Andrew Douglas Maclagan
Sir Andrew Douglas Maclagan PRSE FRCPE FRCSE FCS FRSSA (17 April 1812, Ayr – 5 April 1900, Edinburgh) was a Scottish surgeon, toxicologist and scholar of medical jurisprudence. He served as president of 5 learned societies: the Royal Medical Society (1832), the Royal College of Surgeons of Edinburgh (1859–61), the Royal College of Physicians of Edinburgh (1884–87), the Royal Society of Edinburgh (1890–5), and the Royal Scottish Society of Arts (1900).
He was the elder brother of William Dalrymple Maclagan, who would become Archbishop of York; and of the engineer and soldier Sir Robert Maclagan. Douglas was educated at the Royal High School and the University of Edinburgh, graduating in 1833. He subsequently toured hospitals in London and in continental Europe with James Young Simpson.
On his return to Scotland, Maclagan was appointed Assistant Surgeon at the Royal Infirmary of Edinburgh. He lectured on Materia Medica at the Extramural School of Medicine 1845-1862. Maclagan was a close friend of toxicologist Robert Christison, and he developed an interest in toxicology and forensic medicine.
Maclagan was appointed to the Chair of Medical Jurisprudence and Public Health at the University of Edinburgh in 1862, retiring in 1897. This included some of the world's first lectures on Forensic Science.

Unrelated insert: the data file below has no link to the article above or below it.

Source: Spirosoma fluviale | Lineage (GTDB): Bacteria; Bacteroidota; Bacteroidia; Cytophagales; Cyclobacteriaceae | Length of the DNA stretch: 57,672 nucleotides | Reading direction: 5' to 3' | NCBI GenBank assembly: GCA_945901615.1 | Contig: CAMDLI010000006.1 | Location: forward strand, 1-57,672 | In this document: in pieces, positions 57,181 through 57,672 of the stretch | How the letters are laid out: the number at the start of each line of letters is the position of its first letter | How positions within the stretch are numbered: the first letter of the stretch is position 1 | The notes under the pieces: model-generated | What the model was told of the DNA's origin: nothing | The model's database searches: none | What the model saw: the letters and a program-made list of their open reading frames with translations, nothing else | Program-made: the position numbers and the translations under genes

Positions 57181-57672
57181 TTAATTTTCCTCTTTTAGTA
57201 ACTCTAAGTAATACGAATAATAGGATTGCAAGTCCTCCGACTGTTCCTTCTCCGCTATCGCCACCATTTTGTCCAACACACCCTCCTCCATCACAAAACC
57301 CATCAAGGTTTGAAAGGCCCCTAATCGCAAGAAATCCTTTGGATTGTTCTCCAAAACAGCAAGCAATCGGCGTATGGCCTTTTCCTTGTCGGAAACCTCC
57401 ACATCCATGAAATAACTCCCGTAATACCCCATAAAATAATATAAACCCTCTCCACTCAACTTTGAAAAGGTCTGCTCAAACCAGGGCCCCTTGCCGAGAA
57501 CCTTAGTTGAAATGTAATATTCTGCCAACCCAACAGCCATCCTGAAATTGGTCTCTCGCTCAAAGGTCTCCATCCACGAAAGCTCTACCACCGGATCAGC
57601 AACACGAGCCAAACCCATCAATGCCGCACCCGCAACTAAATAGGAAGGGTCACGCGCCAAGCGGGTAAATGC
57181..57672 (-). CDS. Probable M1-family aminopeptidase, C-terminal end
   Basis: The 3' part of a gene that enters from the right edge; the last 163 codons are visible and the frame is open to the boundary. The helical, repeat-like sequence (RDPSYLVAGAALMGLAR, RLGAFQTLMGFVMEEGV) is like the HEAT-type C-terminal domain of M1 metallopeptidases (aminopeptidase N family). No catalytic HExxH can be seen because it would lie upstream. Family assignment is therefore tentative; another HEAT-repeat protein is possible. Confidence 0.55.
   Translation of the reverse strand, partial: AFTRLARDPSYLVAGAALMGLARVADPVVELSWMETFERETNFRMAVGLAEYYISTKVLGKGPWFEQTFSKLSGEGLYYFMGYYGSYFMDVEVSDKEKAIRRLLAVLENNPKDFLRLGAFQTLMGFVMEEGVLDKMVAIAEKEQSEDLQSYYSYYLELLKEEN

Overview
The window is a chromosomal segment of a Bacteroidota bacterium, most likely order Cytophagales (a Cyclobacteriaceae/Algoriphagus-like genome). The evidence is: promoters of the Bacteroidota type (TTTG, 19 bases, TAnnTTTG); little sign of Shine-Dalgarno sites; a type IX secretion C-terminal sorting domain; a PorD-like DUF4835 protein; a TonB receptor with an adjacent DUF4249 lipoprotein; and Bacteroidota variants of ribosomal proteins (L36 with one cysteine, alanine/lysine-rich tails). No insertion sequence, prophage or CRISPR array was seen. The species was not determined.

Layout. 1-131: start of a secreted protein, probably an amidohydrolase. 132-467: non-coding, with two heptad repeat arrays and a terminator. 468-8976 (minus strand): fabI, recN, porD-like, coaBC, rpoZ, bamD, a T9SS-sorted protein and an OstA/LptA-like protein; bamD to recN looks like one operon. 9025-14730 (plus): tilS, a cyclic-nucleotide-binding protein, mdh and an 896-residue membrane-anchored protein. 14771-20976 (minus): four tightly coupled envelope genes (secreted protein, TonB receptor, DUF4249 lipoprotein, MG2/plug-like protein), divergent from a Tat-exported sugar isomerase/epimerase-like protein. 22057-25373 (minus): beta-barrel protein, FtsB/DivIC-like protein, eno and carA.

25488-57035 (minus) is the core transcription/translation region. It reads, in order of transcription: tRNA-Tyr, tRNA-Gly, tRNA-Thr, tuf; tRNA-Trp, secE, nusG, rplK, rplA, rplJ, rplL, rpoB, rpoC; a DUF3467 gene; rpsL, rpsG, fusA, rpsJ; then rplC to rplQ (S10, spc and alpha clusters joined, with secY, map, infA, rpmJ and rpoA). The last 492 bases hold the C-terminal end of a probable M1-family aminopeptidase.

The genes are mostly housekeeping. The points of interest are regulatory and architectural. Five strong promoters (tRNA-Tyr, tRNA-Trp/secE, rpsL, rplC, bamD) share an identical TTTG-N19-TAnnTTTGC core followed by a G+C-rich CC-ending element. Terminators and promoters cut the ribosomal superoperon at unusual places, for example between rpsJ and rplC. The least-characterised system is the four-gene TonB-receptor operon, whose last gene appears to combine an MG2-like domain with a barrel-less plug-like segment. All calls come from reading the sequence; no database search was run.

He is buried with his wife and children in Dean Cemetery on the west side of Edinburgh. He is buried in his father's plot, against the north wall of the original cemetery, backing onto the north extension.
Trials of Note
In his role both as a toxicologist and forensic scientist Maclagan gave evidence in many trials, including some very notable cases:
- Junior assistant to Robert Christison in the evidence at the Burke and Hare trial
- Affirmed the victim was poisoned by arsenic in the Madeleine Smith trial (1857)
- Affirmed use of poison in the trial of Eugene Marie Chantrelle (1878)
Positions of Note
- President of the Royal Medical Society 1832
- President of the Royal College of Surgeons of Edinburgh 1859-1861
- President of the Royal College of Physicians of Edinburgh 1884-1887
- President of the Royal Society of Edinburgh 1890-1895
- Honorary Fellow of the Pharmaceutical Society of Britain
- President of the Royal Scottish Society of Arts 1900
- Brigade Surgeon to the Royal Company of Archers
Maclagan was knighted in 1886.
- A probationary essay on carbuncle (1833)
- Cases of Poisoning with Remarks (1849)
- Nugae canorae medicae: lays by the poet laureate of the New Town Dispensary (1850)
Maclagan was married to Elizabeth Allan Thomson (d.1885). They had twin daughters who died in infancy in 1842, plus a further infant daughter died in 1850.
Nellie, their only surviving daughter, died in 1892 aged 48.
His son Robert Craig Maclagan lived to old age, and was a prominent physician and anthropologist.
- Waterston, Charles D; Macmillan Shearer, A (July 2006). Former Fellows of the Royal Society of Edinburgh 1783–2002: Biographical Index (PDF). II. Edinburgh: The Royal Society of Edinburgh. ISBN 978-0-902198-84-5. Retrieved 25 September 2010.<templatestyles src="Module:Citation/CS1/styles.css"></templatestyles>